Thanks to ASOR and its generous Platt Fellowship, I was able to participate as a supervisor on the Tell Timai /University of Hawaii’s 2011 summer excavation season in Egypt’s Nile delta region, working under Professor Robert J Littman and Dr. Jay Silverstein. I was lucky to be part of a multinational team with diverse archaeological/methodological orientations: from Anthropology, Classics, Philology, Art History and Egyptology. Supervisors hailed from the US, UK, Mexico, Greece, Germany, Egypt and Australia. A very talented cohort of students came from the US, Italy, Australia, Nigeria, Egypt and Canada. Egyptian workmen, both local and from Kuft, rounded out a spectacularly talented team that I feel privileged to have been a part of.
The ruins of the former Graeco-Roman city of Thmuis now comprise the area Tell El Timai in the Nile Delta region, and Thmuis ultimately became the capital of the Mendesian Nome during the Ptolemaic era. The modern day city of Mansourah is a short drive away, and Thmuis’s Pharaonic era sister-site of Tell R Ruba/Mendes lies 500 meters to the north.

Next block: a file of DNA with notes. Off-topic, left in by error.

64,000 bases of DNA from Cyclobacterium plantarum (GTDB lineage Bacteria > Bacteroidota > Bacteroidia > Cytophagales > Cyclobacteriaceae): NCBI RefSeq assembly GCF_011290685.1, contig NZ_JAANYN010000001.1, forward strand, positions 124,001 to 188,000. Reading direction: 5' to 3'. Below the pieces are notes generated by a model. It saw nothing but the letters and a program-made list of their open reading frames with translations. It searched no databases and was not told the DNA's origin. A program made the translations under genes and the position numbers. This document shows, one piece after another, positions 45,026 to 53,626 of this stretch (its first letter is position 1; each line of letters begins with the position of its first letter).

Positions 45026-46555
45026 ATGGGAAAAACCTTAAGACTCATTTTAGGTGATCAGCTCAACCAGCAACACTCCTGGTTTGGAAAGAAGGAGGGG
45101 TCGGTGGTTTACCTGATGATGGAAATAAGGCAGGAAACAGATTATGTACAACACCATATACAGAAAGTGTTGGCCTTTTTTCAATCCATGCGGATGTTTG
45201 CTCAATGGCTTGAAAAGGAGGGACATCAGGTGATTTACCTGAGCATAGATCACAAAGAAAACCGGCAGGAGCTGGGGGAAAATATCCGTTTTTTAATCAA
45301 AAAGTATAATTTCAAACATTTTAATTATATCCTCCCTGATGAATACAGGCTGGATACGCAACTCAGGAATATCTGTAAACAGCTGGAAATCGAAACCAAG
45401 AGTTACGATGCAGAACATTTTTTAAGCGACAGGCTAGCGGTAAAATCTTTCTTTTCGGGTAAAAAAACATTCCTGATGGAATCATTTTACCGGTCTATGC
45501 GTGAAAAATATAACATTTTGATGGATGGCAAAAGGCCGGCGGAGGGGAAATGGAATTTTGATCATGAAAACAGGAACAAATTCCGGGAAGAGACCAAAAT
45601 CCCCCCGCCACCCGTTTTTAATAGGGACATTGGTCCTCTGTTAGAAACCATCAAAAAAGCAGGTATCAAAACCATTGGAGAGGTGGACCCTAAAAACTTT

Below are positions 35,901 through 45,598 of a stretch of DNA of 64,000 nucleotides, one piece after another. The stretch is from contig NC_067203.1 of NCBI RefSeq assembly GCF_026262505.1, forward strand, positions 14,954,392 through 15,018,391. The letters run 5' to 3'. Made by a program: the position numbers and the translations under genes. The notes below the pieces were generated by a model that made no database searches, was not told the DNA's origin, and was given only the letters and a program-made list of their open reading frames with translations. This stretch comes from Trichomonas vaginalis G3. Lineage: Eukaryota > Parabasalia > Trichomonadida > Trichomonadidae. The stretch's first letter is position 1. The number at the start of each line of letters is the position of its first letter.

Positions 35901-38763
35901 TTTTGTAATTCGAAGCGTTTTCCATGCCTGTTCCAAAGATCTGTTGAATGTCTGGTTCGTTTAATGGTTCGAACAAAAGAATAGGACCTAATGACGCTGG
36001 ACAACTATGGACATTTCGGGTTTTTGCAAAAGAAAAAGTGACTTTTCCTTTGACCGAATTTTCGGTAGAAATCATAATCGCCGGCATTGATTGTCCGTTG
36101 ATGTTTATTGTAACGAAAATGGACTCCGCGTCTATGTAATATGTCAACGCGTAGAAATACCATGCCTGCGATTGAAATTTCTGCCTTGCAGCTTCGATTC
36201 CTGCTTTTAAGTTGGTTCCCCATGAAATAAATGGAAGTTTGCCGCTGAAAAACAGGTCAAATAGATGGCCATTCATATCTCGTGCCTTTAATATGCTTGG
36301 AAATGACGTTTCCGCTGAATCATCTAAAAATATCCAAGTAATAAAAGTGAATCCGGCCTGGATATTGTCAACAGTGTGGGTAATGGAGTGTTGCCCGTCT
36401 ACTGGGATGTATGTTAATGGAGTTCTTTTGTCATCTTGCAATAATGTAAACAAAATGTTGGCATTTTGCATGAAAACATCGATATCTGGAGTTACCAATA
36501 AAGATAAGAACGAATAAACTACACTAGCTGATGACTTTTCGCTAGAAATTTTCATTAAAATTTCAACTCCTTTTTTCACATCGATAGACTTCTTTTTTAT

My duties included supervising several students and Egyptian workmen, working closely with Kufts (the original tribe utilized by Sir WF Petrie), and other supervisory staff on excavation and surveying. My own unit excavation revealed what turned out to be mud brick floor and a limestone plaster wall in a unit we designated as M6-09. The brick was of standard Ptolemaic era size (33-34 cm by 16-17 cm) and consistent with others found throughout the site, and at the area’s sister site of Mendes. Due to the coursing and orientation of the brick, it appeared the limestone wall was built on top of the mud brick flooring.
In addition to training students and excavating within my unit, a large-scale GIS survey was undertaken over the whole site. Other finds in other units included temple structure, a beautiful coin horde, figurines, etc.
Despite the extreme temperatures, the team worked hard and performed admirably. Weekends were spent on field trips to Alexandria, Tanis, and Cairo.
At the completion of the field school/excavation, myself and a fellow UCL postgraduate student–despite suffering from major food poisoning, found time to visit Luxor, Karnak, and take a hot air ballon ride over the tomb of Queen Hatshepsut!
Thanks for funding an unforgettable summer!